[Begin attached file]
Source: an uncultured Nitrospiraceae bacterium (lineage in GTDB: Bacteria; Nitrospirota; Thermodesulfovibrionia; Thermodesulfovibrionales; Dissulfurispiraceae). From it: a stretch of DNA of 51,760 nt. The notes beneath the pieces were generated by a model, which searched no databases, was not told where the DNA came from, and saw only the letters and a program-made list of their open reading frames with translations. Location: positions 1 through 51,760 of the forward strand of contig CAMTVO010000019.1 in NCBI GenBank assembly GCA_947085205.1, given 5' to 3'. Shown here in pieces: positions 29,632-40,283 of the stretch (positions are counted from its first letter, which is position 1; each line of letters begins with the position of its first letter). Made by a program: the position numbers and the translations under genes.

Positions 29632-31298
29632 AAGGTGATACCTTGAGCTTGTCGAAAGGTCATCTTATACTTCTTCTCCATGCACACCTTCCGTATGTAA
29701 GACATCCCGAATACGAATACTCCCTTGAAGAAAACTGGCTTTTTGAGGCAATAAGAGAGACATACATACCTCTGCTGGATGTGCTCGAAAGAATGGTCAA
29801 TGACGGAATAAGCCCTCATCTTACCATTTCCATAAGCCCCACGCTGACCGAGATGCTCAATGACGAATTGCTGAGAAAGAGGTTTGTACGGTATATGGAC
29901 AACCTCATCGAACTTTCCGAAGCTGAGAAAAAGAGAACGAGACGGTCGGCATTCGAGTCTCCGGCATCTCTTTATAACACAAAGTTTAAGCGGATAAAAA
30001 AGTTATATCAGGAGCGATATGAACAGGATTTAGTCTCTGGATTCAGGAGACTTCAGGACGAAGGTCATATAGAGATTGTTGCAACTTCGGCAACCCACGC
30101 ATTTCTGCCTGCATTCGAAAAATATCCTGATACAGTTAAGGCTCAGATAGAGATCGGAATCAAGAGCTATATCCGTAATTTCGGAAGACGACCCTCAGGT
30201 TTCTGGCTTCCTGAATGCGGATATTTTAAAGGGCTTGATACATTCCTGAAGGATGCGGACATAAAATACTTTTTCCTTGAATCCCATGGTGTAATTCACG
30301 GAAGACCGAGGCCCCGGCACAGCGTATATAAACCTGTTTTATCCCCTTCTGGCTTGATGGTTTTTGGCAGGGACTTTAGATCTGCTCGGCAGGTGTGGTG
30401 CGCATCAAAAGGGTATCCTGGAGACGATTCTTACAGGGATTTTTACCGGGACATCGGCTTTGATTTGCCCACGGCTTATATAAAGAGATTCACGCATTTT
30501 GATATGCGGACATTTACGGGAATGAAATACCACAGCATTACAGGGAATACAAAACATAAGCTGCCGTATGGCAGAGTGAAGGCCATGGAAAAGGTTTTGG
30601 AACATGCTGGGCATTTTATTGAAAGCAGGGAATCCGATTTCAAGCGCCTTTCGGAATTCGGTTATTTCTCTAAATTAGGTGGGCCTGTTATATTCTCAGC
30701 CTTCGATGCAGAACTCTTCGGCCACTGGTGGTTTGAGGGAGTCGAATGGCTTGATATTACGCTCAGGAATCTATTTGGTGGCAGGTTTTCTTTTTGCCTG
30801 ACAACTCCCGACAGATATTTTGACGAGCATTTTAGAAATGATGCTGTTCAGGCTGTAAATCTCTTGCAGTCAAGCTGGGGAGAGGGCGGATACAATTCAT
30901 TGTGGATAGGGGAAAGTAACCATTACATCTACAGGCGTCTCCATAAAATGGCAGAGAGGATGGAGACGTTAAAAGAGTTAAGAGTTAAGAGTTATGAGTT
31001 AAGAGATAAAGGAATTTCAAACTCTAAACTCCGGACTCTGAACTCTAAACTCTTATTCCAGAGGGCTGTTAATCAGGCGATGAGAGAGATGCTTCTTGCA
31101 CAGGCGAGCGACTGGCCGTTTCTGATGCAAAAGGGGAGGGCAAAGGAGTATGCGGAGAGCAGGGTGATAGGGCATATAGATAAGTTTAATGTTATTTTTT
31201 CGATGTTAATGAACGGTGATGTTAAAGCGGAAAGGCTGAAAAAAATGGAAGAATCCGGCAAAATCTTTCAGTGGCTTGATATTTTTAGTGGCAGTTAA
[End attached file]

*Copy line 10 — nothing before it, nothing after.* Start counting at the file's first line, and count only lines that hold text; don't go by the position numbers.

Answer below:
30301 GAAGACCGAGGCCCCGGCACAGCGTATATAAACCTGTTTTATCCCCTTCTGGCTTGATGGTTTTTGGCAGGGACTTTAGATCTGCTCGGCAGGTGTGGTG